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Complex analysis - LFT

  1. May 2, 2006 #1
    Verify that the linear fractional transformation
    T(z) = (z2 - z1) / (z - z1)
    maps z1 to infinity, z2 to 1 and infinity to zero.

    ^^^ so for problems like these, do I just plug in z1, z2 and infinity in the eqn given for T(z) and see what value they give?
    in this case, do i assume 1/ 0 is infinity then?
    I just want to make sure I am taking the right approach

    (also ... for complex analysis in general, it is safe to assume 1/0 is infinity?)
     
  2. jcsd
  3. May 2, 2006 #2

    AKG

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    Yes, it's all correct. The thing you're asked to prove is only true when z1 and z2 are different, but I suppose the question intended that to be the case, so yes, just do what you said.
     
  4. May 3, 2006 #3

    matt grime

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    It is defined to be infinity, as is z/0 for any complex number z not equal to 0. 0/0 is not defined.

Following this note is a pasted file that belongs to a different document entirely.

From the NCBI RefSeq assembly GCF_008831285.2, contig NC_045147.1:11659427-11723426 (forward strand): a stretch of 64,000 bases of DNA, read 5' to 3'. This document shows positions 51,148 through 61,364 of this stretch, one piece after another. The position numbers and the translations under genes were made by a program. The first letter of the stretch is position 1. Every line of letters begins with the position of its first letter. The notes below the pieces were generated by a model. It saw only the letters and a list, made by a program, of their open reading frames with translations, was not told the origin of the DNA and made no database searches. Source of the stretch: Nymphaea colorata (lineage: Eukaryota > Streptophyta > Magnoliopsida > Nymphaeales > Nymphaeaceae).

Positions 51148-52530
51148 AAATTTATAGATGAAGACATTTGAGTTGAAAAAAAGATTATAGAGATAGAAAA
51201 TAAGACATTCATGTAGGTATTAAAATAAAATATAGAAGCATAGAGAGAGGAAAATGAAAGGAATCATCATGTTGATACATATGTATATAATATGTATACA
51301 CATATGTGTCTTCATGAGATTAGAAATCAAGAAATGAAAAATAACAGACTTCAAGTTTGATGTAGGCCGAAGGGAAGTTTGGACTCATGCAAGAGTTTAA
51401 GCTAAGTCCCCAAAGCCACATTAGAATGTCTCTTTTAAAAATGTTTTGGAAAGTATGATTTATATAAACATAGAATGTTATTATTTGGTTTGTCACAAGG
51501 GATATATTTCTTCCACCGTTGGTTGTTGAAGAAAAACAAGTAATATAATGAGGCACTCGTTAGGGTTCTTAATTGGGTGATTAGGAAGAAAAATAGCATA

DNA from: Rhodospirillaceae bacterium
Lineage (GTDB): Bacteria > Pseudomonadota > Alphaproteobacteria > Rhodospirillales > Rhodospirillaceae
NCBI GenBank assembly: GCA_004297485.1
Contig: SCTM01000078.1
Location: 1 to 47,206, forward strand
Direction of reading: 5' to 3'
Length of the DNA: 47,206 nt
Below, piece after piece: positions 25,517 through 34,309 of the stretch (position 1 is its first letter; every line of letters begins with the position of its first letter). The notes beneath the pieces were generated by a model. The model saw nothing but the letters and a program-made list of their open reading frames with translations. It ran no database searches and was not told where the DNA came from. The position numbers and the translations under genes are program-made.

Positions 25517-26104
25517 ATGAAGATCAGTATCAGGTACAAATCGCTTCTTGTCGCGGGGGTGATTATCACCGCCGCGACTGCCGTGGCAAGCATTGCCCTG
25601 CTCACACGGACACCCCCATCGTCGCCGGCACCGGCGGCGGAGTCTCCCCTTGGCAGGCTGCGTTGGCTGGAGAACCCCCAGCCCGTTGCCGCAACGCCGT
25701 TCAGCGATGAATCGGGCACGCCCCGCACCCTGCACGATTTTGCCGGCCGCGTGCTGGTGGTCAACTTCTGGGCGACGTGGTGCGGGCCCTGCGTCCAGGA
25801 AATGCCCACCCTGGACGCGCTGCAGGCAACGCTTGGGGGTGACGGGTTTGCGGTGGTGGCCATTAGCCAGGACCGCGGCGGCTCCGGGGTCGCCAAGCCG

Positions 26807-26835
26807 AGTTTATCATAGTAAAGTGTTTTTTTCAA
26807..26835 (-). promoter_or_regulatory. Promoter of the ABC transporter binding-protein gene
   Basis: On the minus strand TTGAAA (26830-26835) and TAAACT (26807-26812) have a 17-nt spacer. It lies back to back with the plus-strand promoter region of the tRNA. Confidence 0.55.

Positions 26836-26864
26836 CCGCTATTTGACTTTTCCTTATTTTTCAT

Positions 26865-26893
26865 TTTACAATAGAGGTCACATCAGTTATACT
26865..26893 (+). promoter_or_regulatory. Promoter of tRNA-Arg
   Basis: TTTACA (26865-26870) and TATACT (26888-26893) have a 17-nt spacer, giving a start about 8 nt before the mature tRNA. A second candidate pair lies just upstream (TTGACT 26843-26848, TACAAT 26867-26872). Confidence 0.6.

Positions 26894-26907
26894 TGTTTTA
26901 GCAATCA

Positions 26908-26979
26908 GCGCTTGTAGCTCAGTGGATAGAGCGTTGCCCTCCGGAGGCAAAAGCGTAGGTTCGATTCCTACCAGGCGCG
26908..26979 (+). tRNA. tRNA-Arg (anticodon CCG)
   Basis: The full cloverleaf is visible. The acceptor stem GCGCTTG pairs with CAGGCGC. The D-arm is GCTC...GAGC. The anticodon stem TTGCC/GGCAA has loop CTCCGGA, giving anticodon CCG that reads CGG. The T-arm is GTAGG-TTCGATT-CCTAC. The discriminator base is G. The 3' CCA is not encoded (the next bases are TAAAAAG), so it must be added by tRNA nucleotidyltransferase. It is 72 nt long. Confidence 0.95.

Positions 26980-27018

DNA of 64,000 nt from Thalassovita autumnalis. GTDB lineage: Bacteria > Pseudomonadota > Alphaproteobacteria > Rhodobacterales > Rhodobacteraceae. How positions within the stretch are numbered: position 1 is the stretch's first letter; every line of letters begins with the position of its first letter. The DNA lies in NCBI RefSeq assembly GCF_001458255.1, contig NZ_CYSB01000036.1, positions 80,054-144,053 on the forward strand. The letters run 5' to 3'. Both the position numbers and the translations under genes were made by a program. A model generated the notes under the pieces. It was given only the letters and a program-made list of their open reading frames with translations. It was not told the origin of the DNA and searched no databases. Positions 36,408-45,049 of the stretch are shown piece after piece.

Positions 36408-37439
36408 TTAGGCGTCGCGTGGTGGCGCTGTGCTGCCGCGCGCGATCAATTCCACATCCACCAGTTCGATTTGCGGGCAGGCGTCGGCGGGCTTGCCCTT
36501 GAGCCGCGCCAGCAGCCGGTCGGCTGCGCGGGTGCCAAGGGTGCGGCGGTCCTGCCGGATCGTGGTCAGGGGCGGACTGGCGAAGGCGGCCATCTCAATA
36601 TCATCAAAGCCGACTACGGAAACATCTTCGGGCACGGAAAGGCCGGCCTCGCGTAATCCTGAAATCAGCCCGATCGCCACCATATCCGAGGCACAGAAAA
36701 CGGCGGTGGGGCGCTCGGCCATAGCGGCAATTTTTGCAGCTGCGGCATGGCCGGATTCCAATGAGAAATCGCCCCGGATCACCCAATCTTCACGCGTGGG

5. May 3, 2006 #4
    what do i do with cases infinity/infinity and/or 0/0?
     
  6. May 3, 2006 #5

    matt grime

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    You cannot get LFTs which result in 0/0 or infinity/infinty. It is part of their definition: (az+b)/(cz+d) such that ad-bc=/=0
     
  7. May 27, 2006 #6
    in that case,in 0/0 or inf/inf i think u should take limits and use lh rule.
     
  8. May 27, 2006 #7

    shmoe

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    as already mentioned, 0/0 won't come up with a linear fractional transformation.

    If f(z)=(az+b)/(cz+d) with a,c both non zero you will get infinity/infinity if you try to evaluate f(infinity) by a straight substitution. Usualy linear fractional transformations will define f(infinity) either as a limit or, what amounts to the same thing, simple as f(infinity)=a/c.
     
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